Let’s say that you’ve been guilty of speeding way too fast in your car, and a police man stops you and writes you a ticket. Your kind FRIEND then offers to pay for it and he does so right away!  Wouldn’t you be quite surprised if you still received a reminder in your mailbox, to pay for this exact ticket that is supposed to have been PAID IN FULL! Was the ticket paid in full or not? Did Jesus pay for our sins or not? PAID IS PAID! IF Jesus paid for our sins (which the Bible doesn’t say), then you should be completely off the hook, and no one has any right to demand anything else from you since Jesus paid for your sins – which means that your sins should have been paid for and forgiven before you even committed them. We know that this is not the case though, and that’s why it’s better to phrase ourselves in a more Biblical way. IF you insist on using the word ”pay” (I wouldn’t advise it, and it’s better to say ”Jesus died FOR our sins”, then it’s better to say:

Jesus paid a big price for us, since he gave his own life

instead of:

Jesus paid for our sins

The punishment that we deserve is an eternity in Hell, is it not? Did Jesus take that punishment upon himself and instead of us? Of course not. Neither does God the Father have a need to pour out wrath on someone for no reason, and naturally he wouldn’t even think about pouring out wrath on his son who was obedient unto death. If Jesus ”satisfied God’s wrath” or ”took God’s wrath on himself and instead of us”, then none of us would have to risk being affected by God’s wrath even if we sinned all day long. If Jesus took this wrath on himself, then we shouldn’t have to do this as well, but the Biblical truth is that God will show wrath on those who refuse to believe and/or those who do evil and that includes also christians. This means Jesus didn’t satisfy God’s wrath.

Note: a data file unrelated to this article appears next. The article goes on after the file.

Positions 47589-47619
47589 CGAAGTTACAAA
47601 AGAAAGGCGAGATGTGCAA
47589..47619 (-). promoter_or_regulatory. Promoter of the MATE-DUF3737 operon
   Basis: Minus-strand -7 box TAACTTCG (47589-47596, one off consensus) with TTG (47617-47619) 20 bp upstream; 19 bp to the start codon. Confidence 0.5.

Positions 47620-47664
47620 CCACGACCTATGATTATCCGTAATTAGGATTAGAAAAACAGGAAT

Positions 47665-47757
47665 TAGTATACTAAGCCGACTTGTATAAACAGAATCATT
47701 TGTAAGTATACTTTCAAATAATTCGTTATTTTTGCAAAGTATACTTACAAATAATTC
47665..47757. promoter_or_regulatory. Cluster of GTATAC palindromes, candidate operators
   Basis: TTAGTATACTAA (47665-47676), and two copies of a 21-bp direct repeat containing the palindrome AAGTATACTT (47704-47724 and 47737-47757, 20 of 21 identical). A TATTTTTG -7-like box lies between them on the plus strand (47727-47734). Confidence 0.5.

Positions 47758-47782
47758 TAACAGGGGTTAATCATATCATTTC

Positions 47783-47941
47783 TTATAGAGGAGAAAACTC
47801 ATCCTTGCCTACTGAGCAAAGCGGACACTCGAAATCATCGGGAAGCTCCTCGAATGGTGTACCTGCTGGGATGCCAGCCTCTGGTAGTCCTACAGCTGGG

John 3:36 He that believeth on the Son hath everlasting life: and he that believeth not the Son shall not see life; but the wrath of God abideth on him.

Romans 1:18 For the wrath of God is revealed from heaven against all ungodliness and unrighteousness of men, who hold the truth in unrighteousness;